The opportunity to write something original, to develop something new and necessary is a special opportunity.
After two long years of e-mailing, editing, brainstorming and writing long into the night,
Mount Royal University Religious Studies Professor, Steve Engler is thrilled that Routledge books have launched a book he co-edited with German academic Michael Stausberg.
The Routledge Handbook of Research Methods in the Study of Religion is the first religious studies book of its kind.
“I do interviews and participant observation for my research and that was a big part of what motivated me to think more seriously about the kind of methods I need to do and that’s when I realized I wasn’t trained to do that in my graduate program.”
That lack of training during his own student days motivated Engler to work with Stausberg and co-edit The Handbook.
The publisher, Routledge is one of the world’s largest academic publishers in the world and the book, which was released Nov. 15 will be sold internationally.
The Handbook is already drawing strong reviews: Ann Taves, Professor of Religious Studies at the University of California at Santa Barbara and the current President of the American Academy of Religion dubbed it “the most significant contribution to the field of religious studies that I have seen in many years.”
The first of its kind
Unlike other fields such as the physical sciences and even some social sciences where proper research methods and processes are clearly defined, Religious Studies students have never had anything so formal to work from.
“Partly, this void has existed because religious studies is very interdisciplinary, so if you’re doing anthropological work there are appropriately outlined methods to follow,” says Engler.
“We ask the question: ‘does it make a difference what methods you use when studying religion’ and we think it does and the book addresses that issue.”
Another reason Engler theorizes there may have been a blind spot in religious studies is that it has historically focused on the Christian tradition where people reviewed and analysed scriptures, texts and beliefs.
“More recently, many researchers are studying ritual and asking ‘what do these people do?’
“Now, there’s people working on architecture and media, food and clothing in religion and with that growth, the question has become more vital: exactly how are you supposed to study these things?”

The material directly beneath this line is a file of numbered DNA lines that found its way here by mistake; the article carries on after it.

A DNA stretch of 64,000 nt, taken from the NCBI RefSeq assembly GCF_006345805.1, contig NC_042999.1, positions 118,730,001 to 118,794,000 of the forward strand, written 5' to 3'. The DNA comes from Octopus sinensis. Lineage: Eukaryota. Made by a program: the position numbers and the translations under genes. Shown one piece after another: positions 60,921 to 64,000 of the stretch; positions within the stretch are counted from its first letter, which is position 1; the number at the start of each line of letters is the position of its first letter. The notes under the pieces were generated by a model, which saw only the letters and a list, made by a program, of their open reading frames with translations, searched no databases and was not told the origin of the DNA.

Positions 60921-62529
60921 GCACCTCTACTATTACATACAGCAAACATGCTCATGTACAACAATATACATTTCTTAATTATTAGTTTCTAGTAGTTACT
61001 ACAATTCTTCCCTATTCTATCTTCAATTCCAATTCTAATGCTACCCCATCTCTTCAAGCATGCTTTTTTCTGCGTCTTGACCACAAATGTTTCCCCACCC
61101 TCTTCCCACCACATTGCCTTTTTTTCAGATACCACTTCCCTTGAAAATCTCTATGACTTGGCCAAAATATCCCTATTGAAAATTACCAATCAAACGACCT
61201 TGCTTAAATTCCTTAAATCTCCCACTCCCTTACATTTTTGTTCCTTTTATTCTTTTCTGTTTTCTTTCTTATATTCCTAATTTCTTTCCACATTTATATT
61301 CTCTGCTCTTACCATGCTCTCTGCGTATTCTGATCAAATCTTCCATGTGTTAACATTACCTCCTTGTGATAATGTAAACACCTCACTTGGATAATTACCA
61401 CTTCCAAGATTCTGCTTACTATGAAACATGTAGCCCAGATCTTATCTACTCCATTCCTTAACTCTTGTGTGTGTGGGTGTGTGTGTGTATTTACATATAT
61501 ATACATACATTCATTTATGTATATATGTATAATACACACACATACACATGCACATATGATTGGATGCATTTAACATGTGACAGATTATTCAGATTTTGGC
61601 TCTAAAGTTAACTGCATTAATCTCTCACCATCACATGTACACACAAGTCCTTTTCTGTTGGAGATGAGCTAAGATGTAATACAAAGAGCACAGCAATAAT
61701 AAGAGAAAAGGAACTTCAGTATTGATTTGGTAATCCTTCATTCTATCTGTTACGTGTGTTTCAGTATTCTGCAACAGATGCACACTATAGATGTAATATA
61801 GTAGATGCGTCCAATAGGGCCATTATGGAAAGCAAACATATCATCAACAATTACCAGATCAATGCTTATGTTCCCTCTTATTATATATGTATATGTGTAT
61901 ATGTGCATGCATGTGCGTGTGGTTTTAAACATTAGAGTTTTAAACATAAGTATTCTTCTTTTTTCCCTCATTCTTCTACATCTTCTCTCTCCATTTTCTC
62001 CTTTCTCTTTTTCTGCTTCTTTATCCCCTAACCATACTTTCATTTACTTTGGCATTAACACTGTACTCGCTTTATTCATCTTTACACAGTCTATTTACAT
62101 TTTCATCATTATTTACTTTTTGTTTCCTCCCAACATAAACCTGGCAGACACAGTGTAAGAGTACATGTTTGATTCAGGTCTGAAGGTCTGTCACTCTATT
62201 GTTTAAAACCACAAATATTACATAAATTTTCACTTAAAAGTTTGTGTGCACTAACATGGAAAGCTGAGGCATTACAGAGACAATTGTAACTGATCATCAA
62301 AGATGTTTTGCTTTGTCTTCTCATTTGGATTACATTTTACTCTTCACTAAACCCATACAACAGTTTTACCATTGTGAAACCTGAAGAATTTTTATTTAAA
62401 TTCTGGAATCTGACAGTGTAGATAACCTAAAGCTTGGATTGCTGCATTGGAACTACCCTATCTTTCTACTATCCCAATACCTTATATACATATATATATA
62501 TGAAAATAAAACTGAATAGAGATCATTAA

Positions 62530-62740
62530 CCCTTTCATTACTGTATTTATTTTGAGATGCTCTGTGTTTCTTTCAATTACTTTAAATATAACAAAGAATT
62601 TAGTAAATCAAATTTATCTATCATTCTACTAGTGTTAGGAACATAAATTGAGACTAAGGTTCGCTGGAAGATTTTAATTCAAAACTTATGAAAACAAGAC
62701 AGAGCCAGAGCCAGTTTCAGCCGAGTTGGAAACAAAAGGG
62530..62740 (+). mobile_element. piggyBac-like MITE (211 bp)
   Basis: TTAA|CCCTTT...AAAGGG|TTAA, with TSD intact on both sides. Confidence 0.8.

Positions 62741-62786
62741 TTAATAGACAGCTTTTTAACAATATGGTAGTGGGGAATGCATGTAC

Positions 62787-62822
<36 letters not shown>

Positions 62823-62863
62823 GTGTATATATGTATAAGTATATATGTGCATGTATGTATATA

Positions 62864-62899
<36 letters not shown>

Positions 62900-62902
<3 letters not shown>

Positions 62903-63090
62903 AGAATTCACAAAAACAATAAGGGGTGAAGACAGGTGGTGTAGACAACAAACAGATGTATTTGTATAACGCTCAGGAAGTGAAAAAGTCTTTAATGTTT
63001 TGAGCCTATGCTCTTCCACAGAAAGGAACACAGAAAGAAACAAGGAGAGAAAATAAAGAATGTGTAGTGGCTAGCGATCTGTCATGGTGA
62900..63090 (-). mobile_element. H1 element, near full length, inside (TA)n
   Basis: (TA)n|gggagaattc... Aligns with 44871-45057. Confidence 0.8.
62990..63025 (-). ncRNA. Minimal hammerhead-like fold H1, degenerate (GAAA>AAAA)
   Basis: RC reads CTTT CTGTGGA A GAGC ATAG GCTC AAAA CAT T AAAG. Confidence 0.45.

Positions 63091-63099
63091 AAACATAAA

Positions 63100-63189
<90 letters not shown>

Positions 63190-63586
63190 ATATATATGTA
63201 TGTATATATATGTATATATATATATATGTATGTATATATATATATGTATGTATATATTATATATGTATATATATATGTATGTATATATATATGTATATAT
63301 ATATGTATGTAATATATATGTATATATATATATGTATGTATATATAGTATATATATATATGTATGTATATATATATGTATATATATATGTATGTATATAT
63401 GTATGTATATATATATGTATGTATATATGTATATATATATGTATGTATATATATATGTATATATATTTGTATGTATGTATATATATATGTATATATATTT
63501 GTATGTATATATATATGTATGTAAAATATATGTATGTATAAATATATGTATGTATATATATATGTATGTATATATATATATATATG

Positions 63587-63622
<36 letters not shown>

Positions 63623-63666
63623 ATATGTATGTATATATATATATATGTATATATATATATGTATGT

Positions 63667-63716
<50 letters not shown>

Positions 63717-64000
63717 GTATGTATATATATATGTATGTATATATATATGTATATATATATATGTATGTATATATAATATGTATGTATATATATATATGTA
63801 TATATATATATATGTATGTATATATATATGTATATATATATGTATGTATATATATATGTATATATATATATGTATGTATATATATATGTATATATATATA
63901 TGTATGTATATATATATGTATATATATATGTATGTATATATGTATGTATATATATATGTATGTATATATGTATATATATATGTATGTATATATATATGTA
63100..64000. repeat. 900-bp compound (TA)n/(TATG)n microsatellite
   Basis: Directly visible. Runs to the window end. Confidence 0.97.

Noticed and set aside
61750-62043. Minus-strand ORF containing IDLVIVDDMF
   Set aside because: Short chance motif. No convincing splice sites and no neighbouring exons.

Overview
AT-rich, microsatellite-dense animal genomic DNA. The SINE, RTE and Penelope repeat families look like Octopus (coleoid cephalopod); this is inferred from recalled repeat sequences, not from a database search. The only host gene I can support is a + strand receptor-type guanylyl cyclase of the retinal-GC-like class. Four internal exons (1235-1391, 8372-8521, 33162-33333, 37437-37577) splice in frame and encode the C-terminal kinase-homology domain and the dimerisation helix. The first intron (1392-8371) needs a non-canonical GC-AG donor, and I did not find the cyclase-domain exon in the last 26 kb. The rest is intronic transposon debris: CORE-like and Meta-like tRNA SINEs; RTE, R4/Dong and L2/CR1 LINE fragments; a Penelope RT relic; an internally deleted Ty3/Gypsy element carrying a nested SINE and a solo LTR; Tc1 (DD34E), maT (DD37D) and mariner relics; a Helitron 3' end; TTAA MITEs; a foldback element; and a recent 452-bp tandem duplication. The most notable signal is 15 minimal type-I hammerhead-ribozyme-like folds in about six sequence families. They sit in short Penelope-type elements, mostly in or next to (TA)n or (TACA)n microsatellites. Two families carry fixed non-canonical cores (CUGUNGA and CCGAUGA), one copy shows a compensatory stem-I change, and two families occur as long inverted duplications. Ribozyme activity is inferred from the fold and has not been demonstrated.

Stausberg contacted Engler in 2009 to see if he’d be interested in collaborating on the project. After some thoughtful consideration of the amount of work it would entail, Engler agreed.
He doesn’t sugar coat the process, admitting that putting together the first book of its kind has challenges of its own such as: choosing the methods to cover and finding the right people to write about them.
The Handbook includes the writings of 34 experts from nine different countries.
The second challenge was getting those people to submit on time and giving them a lot of critical feedback to make sure the book got the highest quality writing possible.
Engler says The Handbook fills two voids:
“First, if you’re teaching a course on theory and methods, which is a course that’s in many religious studies requirements, it’s all about theory.
"We seldom talk about methods and even if a professor wants to, there’s no book available to work with.”
Second: Engler says that graduate researchers are often unsure how to proceed and default to talking about texts in a generic sense. The Handbook gives students and faculty a concise menu of options explaining how to go about researching something.
A unique field of study
Aside from methods and research, Engler specializes in the study of Brazilian spirit possession.
In particular, the blend of spirit possession religions in Brazil such as Umbanda.
Engler has spent five years of his life working and studying in Brazil, including a two-year stint teaching at the Pontifical Catholic University of São Paulo. His research in Brazil is ongoing.
“When studying spirit possession, it’s normal to talk with a guy socially and get to know him and then go to ritual and see him there and talk to him again — only it’s not him.
“I’ll be talking to the spirit that possesses him and then I try to make sense of what it means to talk to the same man in these very different contexts,” explains Engler.
In religions such as Umbanda, Engler says spirit possessions are a positive thing.
“The spirits are helpful beings who are only here to help people. It’s almost like an alternative medical system. It’s a big part of the culture.”
“Hopefully this book will up the ante for researchers and motivate them to think more about methods and critiquing each other’s work as they aim to publish it.
“We would like to see the book have an impact in the class room and on research published in the field. We’d like to see scholars think more seriously about how they collect and analyse data and to pass those skills on to students.”
— Steven Noble, Nov. 18, 2011